Speaking at the Singapore air show, Raymond says Boeing is engaged with “five or six” countries about the remaining aircraft. Of these, “two to four” are not presently users of the type.

The C-17 is operated by Australia, Canada, India, Qatar, the United Arab Emirates, the UK and the USA, and is also used by a consortium of NATO and Partnership for Peace nations from Papa air base in Hungary.

Raymond declines to specify the possible recipients of the remaining aircraft, production of which will cease at the Long Beach factory in California in 2015, but he is confident they will eventually find a home. He adds that Boeing selected to produce the 15 aircraft based on its anticipation of sales. “In our mind we’ve mentally allocated the aircraft ... but obviously we’re in an environment where those who step forward first will get the aircraft."

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PostPosted: Wed Apr 09, 2014 7:01 am    Post subject: Reply with quote

http://www.flightglobal.com/news/articles/boeing-to-accelerate-c-17-line-closure-397972/

Boeing to accelerate C-17 line closure



Boeing has announced it will end production of its C-17 strategic transport about three months earlier than anticipated.

The company announced last September that it was closing the Long Beach, California production line in late 2015. This has now been brought forward to mid-2015, “based on current market trends and the timing of expected orders”, Boeing says.

The manufacturer expects the termination to generate inventory-related charges of approximately $50 million, which will be recorded in the first quarter, as a result of bringing forward the closure date.

Boeing has delivered more than 260 C-17s since production of the four-engined airlifter began in the early 1990s. The US Air Force ordered 224 to replace about 285 Lockheed C-141 Starlifters.

It has also signed contracts with Australia (6), Canada (4), India (10), Kuwait (2), Qatar (4), the United Arab Emirates (6), the UK ( 8 ) and a coalition including NATO members, plus Finland and Sweden (3). One further example is listed as destined for an undisclosed customer by Flightglobal's Ascend Online database.

There are 12 aircraft in the production process as yet unsold, with India having options for six of these. Numerous nations, including existing C-17 operators, plus Algeria, Saudi Arabia and Singapore have previously been considered as potential buyers for the remaining aircraft.




http://boeing.mediaroom.com/Boeing-Updates-Timing-of-C-17-Production-Line-Closure

Boeing Updates Timing of C-17 Production Line Closure
April 7, 2014

Boeing today adjusted slightly the timing for ending C-17 Globemaster III production and closing its Long Beach, Calif., C-17 final assembly facility after a successful two-decade production run of the world’s premier airlifter.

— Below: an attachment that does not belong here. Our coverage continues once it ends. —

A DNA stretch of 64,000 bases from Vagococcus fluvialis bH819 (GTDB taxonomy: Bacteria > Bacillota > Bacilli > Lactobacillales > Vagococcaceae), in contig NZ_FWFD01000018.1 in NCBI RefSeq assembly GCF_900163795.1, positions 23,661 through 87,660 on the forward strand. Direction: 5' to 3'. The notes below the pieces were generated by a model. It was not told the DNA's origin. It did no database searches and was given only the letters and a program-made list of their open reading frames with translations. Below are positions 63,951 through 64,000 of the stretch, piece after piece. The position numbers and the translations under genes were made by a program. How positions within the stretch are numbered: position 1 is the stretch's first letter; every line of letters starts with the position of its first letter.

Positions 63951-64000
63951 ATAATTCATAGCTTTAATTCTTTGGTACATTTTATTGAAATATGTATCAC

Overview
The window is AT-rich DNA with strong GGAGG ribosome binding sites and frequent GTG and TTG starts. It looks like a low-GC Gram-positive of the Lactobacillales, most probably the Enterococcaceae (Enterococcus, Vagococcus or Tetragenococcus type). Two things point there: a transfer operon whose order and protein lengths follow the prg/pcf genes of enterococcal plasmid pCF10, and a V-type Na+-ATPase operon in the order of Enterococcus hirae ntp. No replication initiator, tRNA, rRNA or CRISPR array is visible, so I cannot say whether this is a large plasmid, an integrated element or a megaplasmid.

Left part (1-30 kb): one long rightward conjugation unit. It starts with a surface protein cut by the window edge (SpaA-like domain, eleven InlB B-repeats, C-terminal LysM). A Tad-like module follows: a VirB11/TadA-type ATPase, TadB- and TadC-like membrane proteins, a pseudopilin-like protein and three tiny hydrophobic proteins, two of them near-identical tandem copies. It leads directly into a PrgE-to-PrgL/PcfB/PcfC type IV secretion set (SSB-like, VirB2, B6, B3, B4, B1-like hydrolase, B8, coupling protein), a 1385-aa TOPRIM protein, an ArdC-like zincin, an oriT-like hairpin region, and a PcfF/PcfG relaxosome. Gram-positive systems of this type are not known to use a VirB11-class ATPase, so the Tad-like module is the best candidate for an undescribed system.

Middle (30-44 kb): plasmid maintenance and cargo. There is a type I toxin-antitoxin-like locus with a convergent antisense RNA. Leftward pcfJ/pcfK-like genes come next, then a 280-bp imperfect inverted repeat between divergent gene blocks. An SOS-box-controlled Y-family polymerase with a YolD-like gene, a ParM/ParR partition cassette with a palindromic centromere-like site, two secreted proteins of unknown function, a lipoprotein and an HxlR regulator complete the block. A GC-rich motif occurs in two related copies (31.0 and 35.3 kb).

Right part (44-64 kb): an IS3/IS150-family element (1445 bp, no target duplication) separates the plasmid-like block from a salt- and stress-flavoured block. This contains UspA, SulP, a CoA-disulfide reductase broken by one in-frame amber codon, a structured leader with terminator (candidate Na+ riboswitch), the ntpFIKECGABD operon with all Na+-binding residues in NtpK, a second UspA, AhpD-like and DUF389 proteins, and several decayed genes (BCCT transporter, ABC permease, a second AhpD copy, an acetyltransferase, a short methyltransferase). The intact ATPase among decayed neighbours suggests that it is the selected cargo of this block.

Based on current market trends and the timing of expected orders, Boeing anticipates completing C-17 production in mid-2015, an adjustment of approximately three months from an initial estimate of late 2015. The company announced plans to end C-17 production in September 2013.

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PostPosted: Thu Jun 05, 2014 4:14 pm    Post subject: Reply with quote

http://www.flightglobal.com/news/articles/boeing-plugs-remaining-12-c-17s-on-international-market-400100/

Boeing plugs remaining 12 C-17s on international market

Boeing is working on the sale of the 12 final C-17 strategic transport aircraft, but says its joint marketing with Embraer on the KC-390 programme is taking longer than expected.

When asked about the final 12 examples from the C-17 line, Chris Chadwick, president and chief executive of Boeing Defense, Space & Security, reiterated that the company is working on selling them, but did not provide specifics.

“We’re pretty bullish on those airplanes,” he says. “There are some existing customers we’re in dialogue with and Middle East customers that have interest in C-17s. India has also stated that they would like additional C-17s. We firmly believe we’ll have no difficulty selling those C-17s.”

Chadwick made the comments in Singapore last week on the sidelines of the Shangri-La Dialogues event. His comments followed Boeing’s 8 April announcement that it will bring forward the closure of the C-17’s Long Beach product line to mid-2015, three months earlier than expected.

Numerous nations, including existing C-17 operators, plus Algeria, Saudi Arabia and Singapore have previously been considered as potential buyers for the remaining 12 aircraft.
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PostPosted: Fri Oct 03, 2014 4:25 pm    Post subject: Reply with quote

The Australian Government has announced its intention to buy an additional two and possibly up to four Boeing C-17A Globemaster III transports for the Royal Australian Air Force (RAAF).

Boeing announced in 2013 that it will cease production of the C-17 in 2015, and that, due to interest for additional aircraft from new and existing customers, that it would build about 10 unsold ‘white tailed’ aircraft. Apart from the two additional Australian C-17s, India has also expressed interest in adding to its fleet of 10 currently on order.


http://www.flightglobal.com/news/articles/australia-to-buy-up-to-four-more-c-17s-404418/
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PostPosted: Fri Oct 03, 2014 8:33 pm    Post subject: Reply with quote

India will order 6 additional once delivery of initial 10 completes.
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PostPosted: Wed Dec 17, 2014 7:39 pm    Post subject: Reply with quote

http://www.flightglobal.com/news/articles/boeing-sitting-on-eight-unsold-c-17s-with-more-orders-407176/

Boeing sitting on eight unsold C-17s, with more orders pending


Boeing has sold two more C-17 transports to an undisclosed customer, but it will likely end the year with eight unsold white tails.

There are 10 Boeing C-17 airlifters in various stages of assembly at the company’s Long Beach, California, production facility.

Two of the aircraft are spoken for by an unnamed customer, Boeing says. Boeing is trying to sell off the other eight white tails, which will be the last produced before the factory is shuttered sometime in the summer of 2015.